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Forbes India – Underdog, Animal Instinct And Top Dog: Puma’s Giant Leap Into The Rs 2,000-crore Club


Abhishek Ganguly, managing director, Puma India and Southeast Asia, reckons the underdog tag stoked fire in his belly. It made him perpetually hungry, and relentless.

The intention was to forewarn. ‘The shoe will pinch’ is how Abhishek Ganguly’s colleagues and friends reacted when they got to know that the regional manager is quitting Reebok. After a three-year stint, Ganguly was set to join rival Puma as director of sales and marketing in November 2005. The concern was valid. Puma, which was the last among the big global sportswear makers to enter India in 2005, closed the first year with a puny revenue of Rs 22 crore. Compare this with the big boys: Nike posted FY06 sales of Rs 99 crore; Adidas was sitting pretty with Rs 186 crore; and Reebok was on the top of the heap with a staggering Rs 354 crore.

‘Who knows Puma’ was how Ganguly’s bosses mocked and pricked the enthusiasm of their soldier who was about to snap the buckles and put on new marching shoes. The cockiness of the biggest brand permeated into the behaviour of the top bosses. “There was a lot of doubt, which could have led to self-doubt,” recalls Ganguly. The questions asked, though, had serious merit. Was there space for one more sports brand in India? Did Puma actually stand a chance in its fight against the big boys? After all, Puma’s underdog status in India was a grim reality.
Ganguly’s intention was to stay firm. The new recruit had lived a life of the underdog, and a series of déjà vu moments only made him more dogmatic.
Five years ago, in 2000, when Ganguly made it to IIM-Lucknow, the maths grad from Bhagalpur University in Bihar encountered one such ‘who are you’ moment. “What is TNB college”, some of his batch mates took a dig, alluding to the institution from where Ganguly graduated. Later on, when he stepped into the professional world, he realised that he didn’t have the ‘ABC’ of management on his resume. IIM-Lucknow was perceived to be fourth on the pecking order of IIMs—Ahmedabad, Bangalore and Calcutta were the top three.
Showcasing the success of PUMA’s Motorsport category in India, the brand’s experiential store at Cyber Hub in Gurgaon features professional-grade Formula 1 racing simulators for shoppers to enjoy a virtual race on multi-country tracks. The simulators installed at the store are exactly the same as used by F1 racing professionals worldwide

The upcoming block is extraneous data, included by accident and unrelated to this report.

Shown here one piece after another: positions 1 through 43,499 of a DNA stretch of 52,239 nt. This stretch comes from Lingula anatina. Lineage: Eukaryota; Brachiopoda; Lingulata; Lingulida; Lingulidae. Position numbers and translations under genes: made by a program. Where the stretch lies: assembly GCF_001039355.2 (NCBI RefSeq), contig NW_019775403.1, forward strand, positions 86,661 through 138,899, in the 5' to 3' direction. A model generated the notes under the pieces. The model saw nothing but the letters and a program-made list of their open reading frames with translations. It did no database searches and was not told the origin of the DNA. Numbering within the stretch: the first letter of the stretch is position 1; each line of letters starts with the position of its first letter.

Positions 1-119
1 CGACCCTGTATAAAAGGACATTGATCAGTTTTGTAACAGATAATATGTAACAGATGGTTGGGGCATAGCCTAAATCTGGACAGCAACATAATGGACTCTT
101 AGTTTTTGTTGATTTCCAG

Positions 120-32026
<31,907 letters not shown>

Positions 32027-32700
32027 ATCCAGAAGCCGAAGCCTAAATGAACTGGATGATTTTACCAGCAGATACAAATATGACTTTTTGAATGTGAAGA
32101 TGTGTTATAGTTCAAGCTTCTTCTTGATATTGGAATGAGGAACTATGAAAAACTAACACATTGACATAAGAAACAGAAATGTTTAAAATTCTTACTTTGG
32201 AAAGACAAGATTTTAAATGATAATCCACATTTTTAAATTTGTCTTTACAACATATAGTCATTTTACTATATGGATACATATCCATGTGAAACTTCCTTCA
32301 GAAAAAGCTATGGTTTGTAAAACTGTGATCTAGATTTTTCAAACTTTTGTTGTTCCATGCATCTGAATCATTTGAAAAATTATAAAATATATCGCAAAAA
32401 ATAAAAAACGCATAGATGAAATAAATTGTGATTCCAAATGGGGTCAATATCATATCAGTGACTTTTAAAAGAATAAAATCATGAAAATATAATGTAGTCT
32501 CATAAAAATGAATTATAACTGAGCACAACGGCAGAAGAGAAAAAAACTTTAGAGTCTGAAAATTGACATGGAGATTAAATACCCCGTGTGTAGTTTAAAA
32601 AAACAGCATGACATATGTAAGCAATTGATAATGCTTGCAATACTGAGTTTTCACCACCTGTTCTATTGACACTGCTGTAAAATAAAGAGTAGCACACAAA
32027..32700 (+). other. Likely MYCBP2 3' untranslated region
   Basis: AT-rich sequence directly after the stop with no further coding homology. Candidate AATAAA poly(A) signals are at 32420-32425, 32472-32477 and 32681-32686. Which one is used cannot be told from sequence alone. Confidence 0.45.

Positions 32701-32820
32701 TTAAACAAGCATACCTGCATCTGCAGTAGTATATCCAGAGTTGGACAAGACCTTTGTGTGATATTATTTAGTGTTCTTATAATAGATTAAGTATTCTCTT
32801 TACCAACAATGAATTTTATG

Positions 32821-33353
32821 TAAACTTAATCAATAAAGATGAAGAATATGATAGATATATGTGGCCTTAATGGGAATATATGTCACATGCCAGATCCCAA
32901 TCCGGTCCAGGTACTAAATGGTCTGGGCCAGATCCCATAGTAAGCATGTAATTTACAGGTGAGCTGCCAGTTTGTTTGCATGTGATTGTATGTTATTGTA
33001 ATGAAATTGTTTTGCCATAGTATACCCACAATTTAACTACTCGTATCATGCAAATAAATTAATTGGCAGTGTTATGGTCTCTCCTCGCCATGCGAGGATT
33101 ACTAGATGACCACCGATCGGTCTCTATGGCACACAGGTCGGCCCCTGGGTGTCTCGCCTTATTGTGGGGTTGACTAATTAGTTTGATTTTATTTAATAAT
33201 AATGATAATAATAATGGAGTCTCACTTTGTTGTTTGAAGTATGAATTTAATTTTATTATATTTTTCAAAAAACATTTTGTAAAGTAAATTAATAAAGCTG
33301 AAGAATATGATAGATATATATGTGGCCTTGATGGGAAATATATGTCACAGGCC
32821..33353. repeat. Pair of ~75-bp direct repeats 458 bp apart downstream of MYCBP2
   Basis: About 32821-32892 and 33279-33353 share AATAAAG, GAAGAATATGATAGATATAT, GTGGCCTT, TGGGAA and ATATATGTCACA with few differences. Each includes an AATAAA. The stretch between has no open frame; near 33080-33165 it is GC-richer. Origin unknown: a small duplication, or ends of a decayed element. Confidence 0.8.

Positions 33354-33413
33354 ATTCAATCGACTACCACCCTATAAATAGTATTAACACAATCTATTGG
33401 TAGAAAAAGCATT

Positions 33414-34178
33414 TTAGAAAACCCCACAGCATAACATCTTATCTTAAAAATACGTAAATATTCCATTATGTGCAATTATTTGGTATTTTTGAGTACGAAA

Back in early 2019, Puma sprinted ahead of Adidas. It posted a revenue of Rs 1,157 crore in 2018—Adidas’ corresponding number for FY18 was Rs 1,132 crore—and became the biggest in India. The performance still couldn’t convince detractors. “Looks like a one-time bump,’ and ‘the gap is not much’ were some of the back-handed compliments. Ganguly stayed mum. He kept running.
Fast forward to March 2022. Puma has clocked Rs 2,044 crore in revenue in FY21 as against Rs 1,215 crore in FY20, making it the first multinational sportswear and fashion brand to enter into the Rs 2,000-crore club in India (see box). What, though, is most interesting is the big leap over its rivals. Puma is now bigger than Adidas, Reebok, and Nike combined. The underdog is now the top dog.

Ganguly reckons the underdog tag stoked fire in his belly. It made him perpetually hungry, and relentless. “It has really worked in my life,” he says. “I knew others had more resources, but I had to maximise what I had,” he adds.

Meanwhile, in March 2020, Puma found itself in a weird situation. January was the best the company had seen in India. Two months later, the country went under the first spell of lockdown. The challenge was grave. With negative and uncertain business environment, a pessimistic outlook on the job front, and hyper subdued consumer sentiment, companies and brands went inside their shell. Everyone started cutting cost, halting expenditure and suspending operations. “For the first time in our history in India, sales dropped,” says Ganguly. The company closed 2020 at Rs 1,215 crore, as against Rs 1,413-crore revenue that it clocked in 2019. Human instinct would have meant exercising more caution, Puma resorted to animal instinct. 

It went for the kill. Puma sniffed an opportunity as work-from-home and online classes created massive demand for athleisure wear. While, in 2018, apparel made up just 32 percent of Puma’s sales, it touched almost 40 percent in 2021. What also helped was the lead the brand had on the digital curve. While, in 2018, most fashion and sportswear brands struggled to get their online act together and continued to stay largely offline, Puma had already made heady gains as 19 percent came from online sales. In two years, the numbers almost doubled to 36 percent, and touched 43 percent in 2021.